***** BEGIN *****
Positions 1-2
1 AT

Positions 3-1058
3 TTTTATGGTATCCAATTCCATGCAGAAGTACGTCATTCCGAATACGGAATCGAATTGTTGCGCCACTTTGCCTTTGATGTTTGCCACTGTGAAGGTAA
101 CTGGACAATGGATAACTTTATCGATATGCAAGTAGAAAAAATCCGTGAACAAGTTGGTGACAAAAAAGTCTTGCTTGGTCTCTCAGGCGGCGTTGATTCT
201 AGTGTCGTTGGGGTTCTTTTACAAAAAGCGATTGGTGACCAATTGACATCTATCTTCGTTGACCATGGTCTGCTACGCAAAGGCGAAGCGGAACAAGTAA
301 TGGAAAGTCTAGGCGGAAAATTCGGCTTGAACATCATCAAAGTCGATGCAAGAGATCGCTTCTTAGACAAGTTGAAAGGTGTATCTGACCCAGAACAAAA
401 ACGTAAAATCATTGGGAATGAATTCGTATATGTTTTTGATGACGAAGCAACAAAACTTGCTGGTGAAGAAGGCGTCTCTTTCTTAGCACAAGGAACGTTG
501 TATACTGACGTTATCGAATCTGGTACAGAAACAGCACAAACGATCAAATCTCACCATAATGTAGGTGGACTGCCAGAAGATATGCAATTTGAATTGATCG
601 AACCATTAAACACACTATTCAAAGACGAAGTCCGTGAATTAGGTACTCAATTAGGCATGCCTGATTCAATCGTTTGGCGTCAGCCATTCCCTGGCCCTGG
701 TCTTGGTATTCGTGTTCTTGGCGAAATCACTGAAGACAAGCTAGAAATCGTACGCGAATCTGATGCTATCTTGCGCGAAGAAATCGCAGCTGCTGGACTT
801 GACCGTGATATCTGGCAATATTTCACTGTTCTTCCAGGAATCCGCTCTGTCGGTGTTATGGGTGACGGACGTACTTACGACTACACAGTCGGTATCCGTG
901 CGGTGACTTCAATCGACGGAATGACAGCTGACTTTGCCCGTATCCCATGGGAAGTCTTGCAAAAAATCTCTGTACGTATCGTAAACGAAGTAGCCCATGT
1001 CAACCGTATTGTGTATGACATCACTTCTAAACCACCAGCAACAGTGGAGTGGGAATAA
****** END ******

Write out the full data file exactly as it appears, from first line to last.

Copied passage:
Positions 1-2
1 AT

Positions 3-1058
3 TTTTATGGTATCCAATTCCATGCAGAAGTACGTCATTCCGAATACGGAATCGAATTGTTGCGCCACTTTGCCTTTGATGTTTGCCACTGTGAAGGTAA
101 CTGGACAATGGATAACTTTATCGATATGCAAGTAGAAAAAATCCGTGAACAAGTTGGTGACAAAAAAGTCTTGCTTGGTCTCTCAGGCGGCGTTGATTCT
201 AGTGTCGTTGGGGTTCTTTTACAAAAAGCGATTGGTGACCAATTGACATCTATCTTCGTTGACCATGGTCTGCTACGCAAAGGCGAAGCGGAACAAGTAA
301 TGGAAAGTCTAGGCGGAAAATTCGGCTTGAACATCATCAAAGTCGATGCAAGAGATCGCTTCTTAGACAAGTTGAAAGGTGTATCTGACCCAGAACAAAA
401 ACGTAAAATCATTGGGAATGAATTCGTATATGTTTTTGATGACGAAGCAACAAAACTTGCTGGTGAAGAAGGCGTCTCTTTCTTAGCACAAGGAACGTTG
501 TATACTGACGTTATCGAATCTGGTACAGAAACAGCACAAACGATCAAATCTCACCATAATGTAGGTGGACTGCCAGAAGATATGCAATTTGAATTGATCG
601 AACCATTAAACACACTATTCAAAGACGAAGTCCGTGAATTAGGTACTCAATTAGGCATGCCTGATTCAATCGTTTGGCGTCAGCCATTCCCTGGCCCTGG
701 TCTTGGTATTCGTGTTCTTGGCGAAATCACTGAAGACAAGCTAGAAATCGTACGCGAATCTGATGCTATCTTGCGCGAAGAAATCGCAGCTGCTGGACTT
801 GACCGTGATATCTGGCAATATTTCACTGTTCTTCCAGGAATCCGCTCTGTCGGTGTTATGGGTGACGGACGTACTTACGACTACACAGTCGGTATCCGTG
901 CGGTGACTTCAATCGACGGAATGACAGCTGACTTTGCCCGTATCCCATGGGAAGTCTTGCAAAAAATCTCTGTACGTATCGTAAACGAAGTAGCCCATGT
1001 CAACCGTATTGTGTATGACATCACTTCTAAACCACCAGCAACAGTGGAGTGGGAATAA